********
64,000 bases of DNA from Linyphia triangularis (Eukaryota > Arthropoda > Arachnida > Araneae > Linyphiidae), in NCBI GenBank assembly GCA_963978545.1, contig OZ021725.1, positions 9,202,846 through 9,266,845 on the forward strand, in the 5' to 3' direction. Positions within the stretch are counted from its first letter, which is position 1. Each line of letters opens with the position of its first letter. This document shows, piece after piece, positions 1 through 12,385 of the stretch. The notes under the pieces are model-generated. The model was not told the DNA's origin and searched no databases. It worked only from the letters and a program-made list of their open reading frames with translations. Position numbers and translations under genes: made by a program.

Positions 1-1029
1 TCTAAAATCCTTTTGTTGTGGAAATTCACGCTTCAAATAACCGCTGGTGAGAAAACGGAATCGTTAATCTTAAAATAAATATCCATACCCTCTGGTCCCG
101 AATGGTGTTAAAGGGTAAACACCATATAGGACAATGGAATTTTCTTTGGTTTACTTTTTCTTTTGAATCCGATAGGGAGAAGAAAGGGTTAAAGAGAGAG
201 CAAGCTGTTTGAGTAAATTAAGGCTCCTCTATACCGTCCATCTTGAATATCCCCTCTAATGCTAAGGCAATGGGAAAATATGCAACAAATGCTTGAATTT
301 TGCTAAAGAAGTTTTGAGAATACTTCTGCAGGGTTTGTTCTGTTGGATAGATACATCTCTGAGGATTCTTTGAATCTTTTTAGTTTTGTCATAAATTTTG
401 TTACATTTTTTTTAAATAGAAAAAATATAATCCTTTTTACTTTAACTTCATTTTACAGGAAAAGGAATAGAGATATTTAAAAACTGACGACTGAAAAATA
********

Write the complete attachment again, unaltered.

64,000 bases of DNA from Linyphia triangularis (Eukaryota > Arthropoda > Arachnida > Araneae > Linyphiidae), in NCBI GenBank assembly GCA_963978545.1, contig OZ021725.1, positions 9,202,846 through 9,266,845 on the forward strand, in the 5' to 3' direction. Positions within the stretch are counted from its first letter, which is position 1. Each line of letters opens with the position of its first letter. This document shows, piece after piece, positions 1 through 12,385 of the stretch. The notes under the pieces are model-generated. The model was not told the DNA's origin and searched no databases. It worked only from the letters and a program-made list of their open reading frames with translations. Position numbers and translations under genes: made by a program.

Positions 1-1029
1 TCTAAAATCCTTTTGTTGTGGAAATTCACGCTTCAAATAACCGCTGGTGAGAAAACGGAATCGTTAATCTTAAAATAAATATCCATACCCTCTGGTCCCG
101 AATGGTGTTAAAGGGTAAACACCATATAGGACAATGGAATTTTCTTTGGTTTACTTTTTCTTTTGAATCCGATAGGGAGAAGAAAGGGTTAAAGAGAGAG
201 CAAGCTGTTTGAGTAAATTAAGGCTCCTCTATACCGTCCATCTTGAATATCCCCTCTAATGCTAAGGCAATGGGAAAATATGCAACAAATGCTTGAATTT
301 TGCTAAAGAAGTTTTGAGAATACTTCTGCAGGGTTTGTTCTGTTGGATAGATACATCTCTGAGGATTCTTTGAATCTTTTTAGTTTTGTCATAAATTTTG
401 TTACATTTTTTTTAAATAGAAAAAATATAATCCTTTTTACTTTAACTTCATTTTACAGGAAAAGGAATAGAGATATTTAAAAACTGACGACTGAAAAATA